First-Grader Beaten Up By Classmates Because Of His Religion

Amna Shoaib
Donald Trump's New America is clear about who will, and will not, be accepted in its classrooms, parks and public spaces.

A Facebook user named Zeeshan ul-hassan Usmani uploaded a photo on Oct. 8, showing his son sitting with a cast slung around his arm.

Usmani, who is a computer scientist based in North Carolina, claims his 7-year-old child was bullied and beaten at school for being a Muslim.

He posted the photo with the caption, reading: "Welcome to the United States of America of Donald Trump. Meet my son Abdul Aziz. He is in grade 1, bullied and beaten by his own classmates in school bus for being a Muslim."


The child sits stoically in the photo, a faint smile on his lips. It does not, however, take a psychologist to recognize that it was an obviously traumatizing and emotionally jarring experience for a child in his formative years.

Although Usmani's post places the responsibility of the current anti-Muslim environment on Trump's incendiary rhetoric, it must be noted that the Republican nominee has fueled and fanned the fire of xenophobia that existed long before he ran for president.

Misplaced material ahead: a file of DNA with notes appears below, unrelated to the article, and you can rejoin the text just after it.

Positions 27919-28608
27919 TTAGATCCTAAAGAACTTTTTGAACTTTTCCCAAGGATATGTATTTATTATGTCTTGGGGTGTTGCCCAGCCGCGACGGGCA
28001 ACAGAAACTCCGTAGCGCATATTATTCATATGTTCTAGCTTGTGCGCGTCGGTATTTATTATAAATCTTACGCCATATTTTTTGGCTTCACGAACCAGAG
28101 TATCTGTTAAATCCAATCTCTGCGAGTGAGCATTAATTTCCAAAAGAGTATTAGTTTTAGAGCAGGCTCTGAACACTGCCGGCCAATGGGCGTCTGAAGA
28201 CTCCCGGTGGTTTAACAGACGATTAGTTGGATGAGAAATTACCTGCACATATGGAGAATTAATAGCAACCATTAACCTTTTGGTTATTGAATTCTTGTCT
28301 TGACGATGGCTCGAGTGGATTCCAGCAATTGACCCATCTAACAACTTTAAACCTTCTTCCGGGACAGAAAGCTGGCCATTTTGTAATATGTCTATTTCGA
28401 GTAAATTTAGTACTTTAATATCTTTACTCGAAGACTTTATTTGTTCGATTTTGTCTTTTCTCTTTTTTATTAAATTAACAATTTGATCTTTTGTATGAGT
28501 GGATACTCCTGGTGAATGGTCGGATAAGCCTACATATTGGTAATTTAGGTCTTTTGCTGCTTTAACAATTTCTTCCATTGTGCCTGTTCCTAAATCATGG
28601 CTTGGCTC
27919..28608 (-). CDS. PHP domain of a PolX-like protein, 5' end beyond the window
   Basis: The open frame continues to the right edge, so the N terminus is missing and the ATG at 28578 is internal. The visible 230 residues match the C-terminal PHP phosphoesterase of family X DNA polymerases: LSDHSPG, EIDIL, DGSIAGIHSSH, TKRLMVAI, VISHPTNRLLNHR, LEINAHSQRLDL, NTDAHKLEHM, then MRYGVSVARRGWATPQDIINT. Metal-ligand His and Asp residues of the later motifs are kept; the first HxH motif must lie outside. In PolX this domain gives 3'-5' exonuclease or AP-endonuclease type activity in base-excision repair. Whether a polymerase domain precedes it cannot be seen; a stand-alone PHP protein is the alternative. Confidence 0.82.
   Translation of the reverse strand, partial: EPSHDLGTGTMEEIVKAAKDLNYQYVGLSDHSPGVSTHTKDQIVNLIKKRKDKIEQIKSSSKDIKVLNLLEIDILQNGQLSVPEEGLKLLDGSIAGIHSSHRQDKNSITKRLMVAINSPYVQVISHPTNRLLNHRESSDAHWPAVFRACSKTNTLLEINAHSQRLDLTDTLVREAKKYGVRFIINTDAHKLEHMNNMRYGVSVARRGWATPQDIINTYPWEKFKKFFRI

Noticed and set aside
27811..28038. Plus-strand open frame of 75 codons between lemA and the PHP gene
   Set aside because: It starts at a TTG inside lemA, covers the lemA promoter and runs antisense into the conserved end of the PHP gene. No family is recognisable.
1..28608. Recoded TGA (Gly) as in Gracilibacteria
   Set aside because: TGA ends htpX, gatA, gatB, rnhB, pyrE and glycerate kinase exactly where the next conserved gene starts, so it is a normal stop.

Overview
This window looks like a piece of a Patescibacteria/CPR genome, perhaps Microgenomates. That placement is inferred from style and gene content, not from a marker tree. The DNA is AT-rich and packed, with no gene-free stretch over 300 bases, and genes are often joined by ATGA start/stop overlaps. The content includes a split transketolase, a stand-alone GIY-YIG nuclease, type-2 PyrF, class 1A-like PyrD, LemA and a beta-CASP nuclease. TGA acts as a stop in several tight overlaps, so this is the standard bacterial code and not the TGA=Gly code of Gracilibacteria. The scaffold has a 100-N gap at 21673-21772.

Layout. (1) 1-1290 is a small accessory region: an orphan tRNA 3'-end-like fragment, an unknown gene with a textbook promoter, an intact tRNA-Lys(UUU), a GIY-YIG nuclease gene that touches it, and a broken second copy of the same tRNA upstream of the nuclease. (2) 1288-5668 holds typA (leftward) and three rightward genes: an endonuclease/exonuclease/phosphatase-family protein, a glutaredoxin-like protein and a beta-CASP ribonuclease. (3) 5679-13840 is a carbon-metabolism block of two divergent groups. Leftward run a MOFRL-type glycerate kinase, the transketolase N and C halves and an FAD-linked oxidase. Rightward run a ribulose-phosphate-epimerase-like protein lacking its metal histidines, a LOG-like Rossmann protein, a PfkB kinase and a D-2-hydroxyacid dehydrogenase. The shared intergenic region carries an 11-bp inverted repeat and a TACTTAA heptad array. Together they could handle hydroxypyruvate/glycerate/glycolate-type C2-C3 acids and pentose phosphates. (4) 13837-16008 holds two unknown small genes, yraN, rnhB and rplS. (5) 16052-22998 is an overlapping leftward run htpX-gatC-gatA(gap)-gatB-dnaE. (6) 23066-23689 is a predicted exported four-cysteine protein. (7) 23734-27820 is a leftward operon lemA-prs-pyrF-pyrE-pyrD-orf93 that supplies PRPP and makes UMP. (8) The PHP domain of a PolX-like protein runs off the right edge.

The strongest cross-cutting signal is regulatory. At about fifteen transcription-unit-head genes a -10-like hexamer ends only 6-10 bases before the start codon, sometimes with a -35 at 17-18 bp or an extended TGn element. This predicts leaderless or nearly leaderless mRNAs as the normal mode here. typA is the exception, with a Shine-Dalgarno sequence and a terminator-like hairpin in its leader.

That said, the relation between Trump's rise in the presidential race and the recent uptick in Islamophobic hate crimes cannot be ignored. According to a new report by researchers at California State University, San Bernardino, the past year, anti-Muslim hate crimes — including arson, murder, assault and violent threats — were at their highest levels, up to 78 percent, since 2014.

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Banner image credit: Facebook user, Zeeshan-ul-hassan Usmani